I offer this comment as an amendment to the letter of Dr. Julian Bravo in
the November 17, 2006, issue in which he voiced his concern about the not
infrequently encountered reference to "clients" in place of"
I agree that it is important that we recognize, and are conscious of, how
such word usage characterizes the content of and our disposition toward our
medical activities. Dr. Bravo suggested that insurance companies make us see"
clients" since the goal is to maximize profit instead of the
well-being of human beings, the "patients."
I would expand this characterization by pointing out that there are at
least three ways of practicing medicine (by which I mean all types of
professional activities of physicians): as a vocation, a business, or a job.
These may entail identical professional know-how in the technical sense, but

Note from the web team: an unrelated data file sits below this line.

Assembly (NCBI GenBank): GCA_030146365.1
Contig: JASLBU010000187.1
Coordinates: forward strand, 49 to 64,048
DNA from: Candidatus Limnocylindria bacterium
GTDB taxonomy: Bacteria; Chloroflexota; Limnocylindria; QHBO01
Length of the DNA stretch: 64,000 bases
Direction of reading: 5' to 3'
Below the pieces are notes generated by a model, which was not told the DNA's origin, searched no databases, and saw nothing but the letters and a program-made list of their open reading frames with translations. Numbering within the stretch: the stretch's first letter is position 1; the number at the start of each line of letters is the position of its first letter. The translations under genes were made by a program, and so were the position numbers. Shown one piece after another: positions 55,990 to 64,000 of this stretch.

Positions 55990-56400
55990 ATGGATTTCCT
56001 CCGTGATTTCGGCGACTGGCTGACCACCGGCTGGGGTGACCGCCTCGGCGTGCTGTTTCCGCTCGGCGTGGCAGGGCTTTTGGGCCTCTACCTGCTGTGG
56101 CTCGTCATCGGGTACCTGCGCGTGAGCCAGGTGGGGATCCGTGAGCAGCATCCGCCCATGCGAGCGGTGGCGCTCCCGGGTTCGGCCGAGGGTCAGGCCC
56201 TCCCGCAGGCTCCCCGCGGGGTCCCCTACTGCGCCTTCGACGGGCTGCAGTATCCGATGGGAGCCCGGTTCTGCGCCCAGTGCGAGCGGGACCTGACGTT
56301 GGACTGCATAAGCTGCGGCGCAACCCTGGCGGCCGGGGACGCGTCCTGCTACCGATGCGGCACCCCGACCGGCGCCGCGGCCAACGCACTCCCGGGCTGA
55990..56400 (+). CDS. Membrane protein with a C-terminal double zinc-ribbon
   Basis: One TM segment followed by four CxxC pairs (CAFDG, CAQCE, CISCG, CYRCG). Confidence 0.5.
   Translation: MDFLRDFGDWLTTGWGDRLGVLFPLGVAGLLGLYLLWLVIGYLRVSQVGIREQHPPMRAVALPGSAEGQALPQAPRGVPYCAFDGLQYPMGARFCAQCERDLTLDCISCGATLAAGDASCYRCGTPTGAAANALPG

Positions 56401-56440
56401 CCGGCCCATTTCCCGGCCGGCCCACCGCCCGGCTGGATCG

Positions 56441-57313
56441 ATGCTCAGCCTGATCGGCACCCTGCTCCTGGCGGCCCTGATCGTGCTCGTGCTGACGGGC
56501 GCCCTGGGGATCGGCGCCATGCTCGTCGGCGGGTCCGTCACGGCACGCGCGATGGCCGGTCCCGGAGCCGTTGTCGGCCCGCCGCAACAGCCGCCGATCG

differ in their humanistic and ethical underpinnings, that is, in the nature
of the relationship with those whom our professional activities are supposed
When practicing medicine as a vocation, the
doctor-patient relationship is motivated by service to
others. Practicing as a business means that in the
businessman-consumer relationship the motivator is the physician's
financial interest. When the practice of medicine is a job, the
employee-client relationship depends on factors and considerations
external to it. I have elaborated on these issues elsewhere, most recently in
the April 2006, Southern Medical Journal.
I agree that external, business-motivated circumstances have impinged on
how medicine has been practiced and perceived in recent decades. In my view,
it has been a downhill course, and in the process our professional and moral
integrity has also been damaged to the detriment of patients and of society as
well. We have to acknowledge our responsibilities for the current predicament
of our health care "system" and consider how to guide future
physicians and society toward humanistic medicine that is practiced as a
vocation and available to all.